Sunday, March 22, 2015

Taking the Next Step

We are flying home from Orlando after participating in yet another fabulous NCSA Winter Junior Championship. It is an amazing and most stimulating experience to watch so many (1625) swimmers from such a wide diversity of clubs (289 plus Unattached) come together to race.
For our team, North Bay Aquatics, the challenge is very clear. How do we take the next step from qualifying for the meet to earning a spot in the top 40 for a night time final swim? The question is very well defined. The answer is more intriguing.
Swimmers are so inculcated to chase time standards. This awareness on their part begins at a very early age. First there are B standards, or cuts as they are simply called; then A, AA, AAA, AAAA; then Junior Olympic. The list goes on all the way to Olympic Trials cuts. Except for a very few in the population of our sport, most of our swimmers need to “lay it out there” to simply get the cuts to go to the meet.
Then when they go to the meet they face the challenge of moving up from 188 seed to top 40 (in this particular meet) so they can swim at night. In swimming lingo they want to “get back”.
So how do we as coaches assist them in the process of going from getting the cut so they can go to the meet to pushing their way into the top 8 or 16 (in the case of our high school championships or to 24 or 32 at most major senior meets or even top 40 at NCSA? When we know the answer and have the readymade solution we will have a waiting list for our club.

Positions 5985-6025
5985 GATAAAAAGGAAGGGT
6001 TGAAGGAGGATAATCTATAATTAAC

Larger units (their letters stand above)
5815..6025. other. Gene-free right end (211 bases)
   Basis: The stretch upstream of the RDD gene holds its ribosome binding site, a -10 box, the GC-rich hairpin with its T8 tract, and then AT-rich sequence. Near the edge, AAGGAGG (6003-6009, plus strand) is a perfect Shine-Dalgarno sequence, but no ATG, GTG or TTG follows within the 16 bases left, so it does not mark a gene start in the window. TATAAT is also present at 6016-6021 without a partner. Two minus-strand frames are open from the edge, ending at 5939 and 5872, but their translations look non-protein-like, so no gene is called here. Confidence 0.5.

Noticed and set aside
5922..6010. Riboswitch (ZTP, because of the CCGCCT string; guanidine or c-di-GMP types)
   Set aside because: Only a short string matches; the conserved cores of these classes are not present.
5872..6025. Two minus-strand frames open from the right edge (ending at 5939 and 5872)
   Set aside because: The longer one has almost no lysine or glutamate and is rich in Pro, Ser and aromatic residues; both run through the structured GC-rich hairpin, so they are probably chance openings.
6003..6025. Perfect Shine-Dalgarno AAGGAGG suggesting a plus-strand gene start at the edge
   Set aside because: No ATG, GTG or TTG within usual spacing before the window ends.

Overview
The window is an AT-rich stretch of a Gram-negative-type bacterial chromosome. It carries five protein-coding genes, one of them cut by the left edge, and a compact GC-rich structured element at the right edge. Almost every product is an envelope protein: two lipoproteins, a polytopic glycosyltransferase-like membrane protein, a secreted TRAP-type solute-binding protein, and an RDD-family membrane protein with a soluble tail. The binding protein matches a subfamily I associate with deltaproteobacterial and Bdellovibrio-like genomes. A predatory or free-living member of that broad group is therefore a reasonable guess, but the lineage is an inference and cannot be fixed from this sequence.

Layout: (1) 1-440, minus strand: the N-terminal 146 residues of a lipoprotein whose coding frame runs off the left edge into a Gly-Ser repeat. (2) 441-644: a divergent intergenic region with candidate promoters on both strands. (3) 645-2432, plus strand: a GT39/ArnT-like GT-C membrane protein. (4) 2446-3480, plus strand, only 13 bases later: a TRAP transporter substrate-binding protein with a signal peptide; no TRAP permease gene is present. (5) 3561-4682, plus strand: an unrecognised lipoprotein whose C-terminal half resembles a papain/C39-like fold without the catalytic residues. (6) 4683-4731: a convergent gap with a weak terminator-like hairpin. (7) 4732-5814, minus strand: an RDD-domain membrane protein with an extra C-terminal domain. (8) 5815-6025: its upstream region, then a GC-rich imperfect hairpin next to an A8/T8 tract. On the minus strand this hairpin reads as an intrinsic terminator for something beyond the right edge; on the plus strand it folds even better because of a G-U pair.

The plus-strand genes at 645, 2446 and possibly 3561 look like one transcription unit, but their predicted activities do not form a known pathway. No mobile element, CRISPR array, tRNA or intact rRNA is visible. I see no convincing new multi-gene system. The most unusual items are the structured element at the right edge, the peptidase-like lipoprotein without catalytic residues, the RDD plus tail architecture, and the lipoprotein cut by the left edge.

It seems to us that the list of demands includes – but is certainly not limited to the following:
Create challenges in training that mimic the meet
Create stressful environments to simulate the meet
Create awareness on their part that this is actually possible for them
Create time and space for both us coaches and our swimmers to brainstorm this challenge
The key concept here is “Create”…that is what forward thinking, ever expanding coaches do. We create. It is easy to follow someone else’s blueprint but that doesn’t answer the critical component – our swimmer(s); our situation(s).
Each swimmer is unique, each training environment is different. Each team trains at a different time of day. We met one team on this trip who trains from 4-6AM 5 days a week and then swims and lifts on various afternoons.  Those kids are used to getting up early – 3:30 – and performing long before the sun rises. If you cannot swim fast in the morning, you will not get a nighttime swim. Ask any college coach about this; something to think about for sure.
We would love to see a major coaches’ clinic discuss this topic. We think it is critical to keeping our athletes moving forward. If a swimmer makes a cut – say for NCSA for instance – and is seeded top 100. The jump from 100 to 40 is often less than a second in short races, no more than a couple of seconds in 100’s, less than 4 in 200’s…you get the picture. Since kids are used to chasing times, we have them be aware of those top 40 cuts. Then we work at the process of “what do you need to do to make your jump?”
You will know when we have been uber successful. How? You will see lots of NBA swimmers in those finals. That is our goal for the next 12 months. We have communicated this to our team. They have said they are “all in” for the work. See you in a year!

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